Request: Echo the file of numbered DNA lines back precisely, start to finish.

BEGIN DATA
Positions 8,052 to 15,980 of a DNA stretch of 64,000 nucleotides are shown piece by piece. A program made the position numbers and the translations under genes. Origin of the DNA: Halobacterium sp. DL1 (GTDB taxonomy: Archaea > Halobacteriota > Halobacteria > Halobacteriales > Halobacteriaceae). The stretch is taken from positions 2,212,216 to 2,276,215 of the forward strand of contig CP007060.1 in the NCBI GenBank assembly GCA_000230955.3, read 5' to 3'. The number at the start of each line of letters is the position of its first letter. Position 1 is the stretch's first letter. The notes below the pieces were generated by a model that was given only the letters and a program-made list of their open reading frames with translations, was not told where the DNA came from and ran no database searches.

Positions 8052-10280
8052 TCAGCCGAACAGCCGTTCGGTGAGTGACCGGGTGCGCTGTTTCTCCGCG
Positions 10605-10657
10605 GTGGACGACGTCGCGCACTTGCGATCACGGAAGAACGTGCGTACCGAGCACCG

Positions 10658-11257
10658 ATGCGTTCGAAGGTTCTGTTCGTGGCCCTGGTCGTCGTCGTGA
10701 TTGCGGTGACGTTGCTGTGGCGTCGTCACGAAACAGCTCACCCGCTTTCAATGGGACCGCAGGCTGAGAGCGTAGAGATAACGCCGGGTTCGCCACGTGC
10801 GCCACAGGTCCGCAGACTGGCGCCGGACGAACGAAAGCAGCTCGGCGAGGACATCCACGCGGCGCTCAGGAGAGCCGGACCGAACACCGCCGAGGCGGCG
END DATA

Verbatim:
Positions 8,052 to 15,980 of a DNA stretch of 64,000 nucleotides are shown piece by piece. A program made the position numbers and the translations under genes. Origin of the DNA: Halobacterium sp. DL1 (GTDB taxonomy: Archaea > Halobacteriota > Halobacteria > Halobacteriales > Halobacteriaceae). The stretch is taken from positions 2,212,216 to 2,276,215 of the forward strand of contig CP007060.1 in the NCBI GenBank assembly GCA_000230955.3, read 5' to 3'. The number at the start of each line of letters is the position of its first letter. Position 1 is the stretch's first letter. The notes below the pieces were generated by a model that was given only the letters and a program-made list of their open reading frames with translations, was not told where the DNA came from and ran no database searches.

Positions 8052-10280
8052 TCAGCCGAACAGCCGTTCGGTGAGTGACCGGGTGCGCTGTTTCTCCGCG
Positions 10605-10657
10605 GTGGACGACGTCGCGCACTTGCGATCACGGAAGAACGTGCGTACCGAGCACCG

Positions 10658-11257
10658 ATGCGTTCGAAGGTTCTGTTCGTGGCCCTGGTCGTCGTCGTGA
10701 TTGCGGTGACGTTGCTGTGGCGTCGTCACGAAACAGCTCACCCGCTTTCAATGGGACCGCAGGCTGAGAGCGTAGAGATAACGCCGGGTTCGCCACGTGC
10801 GCCACAGGTCCGCAGACTGGCGCCGGACGAACGAAAGCAGCTCGGCGAGGACATCCACGCGGCGCTCAGGAGAGCCGGACCGAACACCGCCGAGGCGGCG